In Maryland, "The Marilyn J. Praisner Safe and Earth Friendly Roadway Act" sets standards for the design of roadway lighting in order to maximize energy efficiency, minimize harmful glare and light pollution. The legislation is named in honor of Montgomery County Councilmember Marilyn Praisner. Ms. Praisner was a champion of this cause and was pursuing similar legislation before her untimely death.
The timing is right for this kind of legislation because PEPCO will be replacing obsolete mercury vapor streetlights in Maryland over the next few years. This bill will help ensure that the replacement lights are designed using the most environmentally friendly practices.
"I am proud to work in regional partnership with Mary Cheh on this important issue," said Carr. "When it comes to environmental progress, the government needs to lead by example. Establishing tougher outdoor lighting standards is important because it helps us save energy, improve safety and preserve our view of the night sky."
# # #
Coverage on NewsChannel 8
Coverage on WAMU
Posted by Delegate Al Carr at 2:34 PM
Wednesday, March 4, 2009
I am a big fan of Wheaton and its commercial district. Like a suburban Adams Morgan, it is an eclectic and diverse collection of restaurants, and businesses of all types and sizes. It is easily accessible via roads, bus and metro.
Veteran El Pollo Rico and newcomer DejaBel Cafe are located in the new building on the former Anchor Inn site.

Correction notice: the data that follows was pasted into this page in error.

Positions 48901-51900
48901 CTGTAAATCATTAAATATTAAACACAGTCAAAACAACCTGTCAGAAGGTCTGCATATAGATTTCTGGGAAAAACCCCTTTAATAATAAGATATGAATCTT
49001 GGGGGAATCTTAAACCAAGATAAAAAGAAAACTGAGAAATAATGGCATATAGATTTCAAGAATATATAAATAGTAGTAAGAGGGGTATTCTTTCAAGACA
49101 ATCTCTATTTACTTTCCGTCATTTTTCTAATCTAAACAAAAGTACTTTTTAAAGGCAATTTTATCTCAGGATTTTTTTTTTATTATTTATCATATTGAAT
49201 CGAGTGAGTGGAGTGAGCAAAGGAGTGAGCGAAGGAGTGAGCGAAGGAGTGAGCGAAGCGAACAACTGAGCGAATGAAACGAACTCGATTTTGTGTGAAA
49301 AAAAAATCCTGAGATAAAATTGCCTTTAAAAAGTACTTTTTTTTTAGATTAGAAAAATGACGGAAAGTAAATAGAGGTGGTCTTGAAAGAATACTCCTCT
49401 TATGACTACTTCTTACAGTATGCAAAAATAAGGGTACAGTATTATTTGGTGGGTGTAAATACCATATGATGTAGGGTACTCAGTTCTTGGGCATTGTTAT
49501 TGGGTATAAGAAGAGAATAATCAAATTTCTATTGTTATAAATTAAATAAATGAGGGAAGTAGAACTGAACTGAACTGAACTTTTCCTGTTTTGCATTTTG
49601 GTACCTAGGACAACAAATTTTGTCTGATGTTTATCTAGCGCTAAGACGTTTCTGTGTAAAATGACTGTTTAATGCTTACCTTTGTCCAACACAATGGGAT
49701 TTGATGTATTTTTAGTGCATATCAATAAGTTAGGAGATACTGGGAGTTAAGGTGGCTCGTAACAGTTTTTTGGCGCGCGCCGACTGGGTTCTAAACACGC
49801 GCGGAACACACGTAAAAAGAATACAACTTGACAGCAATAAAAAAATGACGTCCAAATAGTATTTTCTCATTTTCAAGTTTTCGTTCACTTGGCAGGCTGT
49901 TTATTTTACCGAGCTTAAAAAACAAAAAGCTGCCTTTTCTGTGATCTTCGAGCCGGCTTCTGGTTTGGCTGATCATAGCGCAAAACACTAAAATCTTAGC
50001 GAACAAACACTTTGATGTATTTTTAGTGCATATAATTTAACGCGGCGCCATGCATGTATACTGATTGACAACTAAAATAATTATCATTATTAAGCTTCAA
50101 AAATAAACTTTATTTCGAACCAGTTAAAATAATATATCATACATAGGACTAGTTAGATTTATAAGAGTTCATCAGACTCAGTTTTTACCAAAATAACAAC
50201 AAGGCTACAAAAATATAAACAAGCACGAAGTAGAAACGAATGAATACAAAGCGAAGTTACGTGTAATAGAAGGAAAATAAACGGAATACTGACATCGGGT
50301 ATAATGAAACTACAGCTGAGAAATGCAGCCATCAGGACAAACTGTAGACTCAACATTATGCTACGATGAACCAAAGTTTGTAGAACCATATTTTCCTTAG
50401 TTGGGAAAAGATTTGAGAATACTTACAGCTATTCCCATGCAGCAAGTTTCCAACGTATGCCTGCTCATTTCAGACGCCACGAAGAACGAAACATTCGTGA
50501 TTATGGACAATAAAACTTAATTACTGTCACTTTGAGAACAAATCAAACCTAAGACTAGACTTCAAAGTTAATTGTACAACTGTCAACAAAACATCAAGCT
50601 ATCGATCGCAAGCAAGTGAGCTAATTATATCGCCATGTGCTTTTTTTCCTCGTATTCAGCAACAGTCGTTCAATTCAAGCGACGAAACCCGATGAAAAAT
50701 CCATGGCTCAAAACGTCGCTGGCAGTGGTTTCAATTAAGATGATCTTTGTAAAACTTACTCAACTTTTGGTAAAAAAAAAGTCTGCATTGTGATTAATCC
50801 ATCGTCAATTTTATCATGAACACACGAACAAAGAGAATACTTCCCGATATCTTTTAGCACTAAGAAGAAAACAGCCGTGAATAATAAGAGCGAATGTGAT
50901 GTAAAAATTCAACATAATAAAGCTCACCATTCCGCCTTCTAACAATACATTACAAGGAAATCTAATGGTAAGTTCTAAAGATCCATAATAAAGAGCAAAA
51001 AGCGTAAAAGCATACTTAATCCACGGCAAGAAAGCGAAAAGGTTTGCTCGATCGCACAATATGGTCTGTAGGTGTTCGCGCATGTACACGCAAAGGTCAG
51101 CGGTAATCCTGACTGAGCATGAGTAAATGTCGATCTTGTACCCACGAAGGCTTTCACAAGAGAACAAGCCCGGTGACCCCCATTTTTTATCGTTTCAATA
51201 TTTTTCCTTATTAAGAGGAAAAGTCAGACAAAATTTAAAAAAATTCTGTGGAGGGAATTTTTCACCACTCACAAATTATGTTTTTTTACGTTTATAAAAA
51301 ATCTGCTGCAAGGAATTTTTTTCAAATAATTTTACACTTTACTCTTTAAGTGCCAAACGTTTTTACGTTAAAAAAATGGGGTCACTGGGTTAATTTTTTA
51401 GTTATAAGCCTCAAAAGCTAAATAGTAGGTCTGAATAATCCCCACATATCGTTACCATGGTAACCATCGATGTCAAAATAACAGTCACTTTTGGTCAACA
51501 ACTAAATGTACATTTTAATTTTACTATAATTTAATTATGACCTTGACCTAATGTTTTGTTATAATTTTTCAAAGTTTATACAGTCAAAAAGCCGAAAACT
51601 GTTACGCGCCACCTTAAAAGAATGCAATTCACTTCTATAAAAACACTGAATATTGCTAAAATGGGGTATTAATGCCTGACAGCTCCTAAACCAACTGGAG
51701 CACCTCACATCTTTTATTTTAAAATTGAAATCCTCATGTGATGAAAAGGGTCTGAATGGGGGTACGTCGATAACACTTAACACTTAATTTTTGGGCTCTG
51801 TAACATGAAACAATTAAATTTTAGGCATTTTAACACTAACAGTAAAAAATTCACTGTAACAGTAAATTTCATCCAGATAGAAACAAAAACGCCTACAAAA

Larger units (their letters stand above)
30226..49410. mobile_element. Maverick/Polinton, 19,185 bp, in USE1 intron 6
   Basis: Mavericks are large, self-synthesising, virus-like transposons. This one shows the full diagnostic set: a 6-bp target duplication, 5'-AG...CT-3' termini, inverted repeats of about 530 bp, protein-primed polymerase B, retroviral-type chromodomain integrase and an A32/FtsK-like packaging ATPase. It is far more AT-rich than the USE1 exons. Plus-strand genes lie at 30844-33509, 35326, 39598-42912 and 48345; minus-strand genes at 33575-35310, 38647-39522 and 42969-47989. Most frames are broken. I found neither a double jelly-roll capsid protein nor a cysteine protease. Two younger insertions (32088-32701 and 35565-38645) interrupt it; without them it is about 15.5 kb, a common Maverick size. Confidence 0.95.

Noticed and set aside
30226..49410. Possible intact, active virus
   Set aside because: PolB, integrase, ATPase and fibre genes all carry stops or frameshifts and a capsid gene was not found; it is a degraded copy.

Despite whatever stigmas people have, I think Wheaton has tremendous potential. I was thrilled last year when plans were announced for the opening of the Montgomery Cinema and Drafthouse on the Westfield property.
Friend Curtis Abernathy and your humble Delegate enjoy election night 2008 at the Montgomery Cinema and Drafthouse.
A core principle of smart growth is to direct resources to places where transportation and infrastructure already exist. The more we can do to encourage investment in our existing communities like Wheaton, the better.
Montgomery County and the State of Maryland agree with me. They have given Wheaton special designation as an "Enterprise Zone" to encourage investment through County tax credits. Wheaton's Enterprize Zone status is currently up for renewal. The other Enterprise Zones in Montgomery County are in Old Town Gaithersburg, Silver Spring and Takoma Park.
I am disheartened at the number of vacant storefronts that have popped up lately.
Blockbuster became e-beauty which is now closed. Too bad Sabang (the only area Indonesian restaurant) closed before we had a President that spent some of his early years Indonesia
I don't miss the pawn shop!
I had a hard time explaining to my six year old son why the Montgomery Cinema and Drafthouse closed. We had spent a fun afternoon there together having lunch and watching the movie Wall-E. This is a business that chose to locate in Wheaton but had to close their doors after only two months because of an adversarial relationship with their landlord and difficulties with the Montgomery County permitting process.
I have a few insights into what happened. A couple of years ago, I was tasked by my employer with selecting a new flagship retail store location for a high-technology consumer product. After looking at locations throughout the County, we chose Wheaton.
Mid-way through the process, I was surprised to learn that we were not eligible for Enterprise Zone tax credits despite bringing hundreds of thousands of dollars to invest in the fit-out of the store (which happened to be located in the same building as the Cinema and Drafthouse). The Drafthouse also received no Enterprise Zone Tax Credits despite the fact that they invested over $1 Million in downtown Wheaton.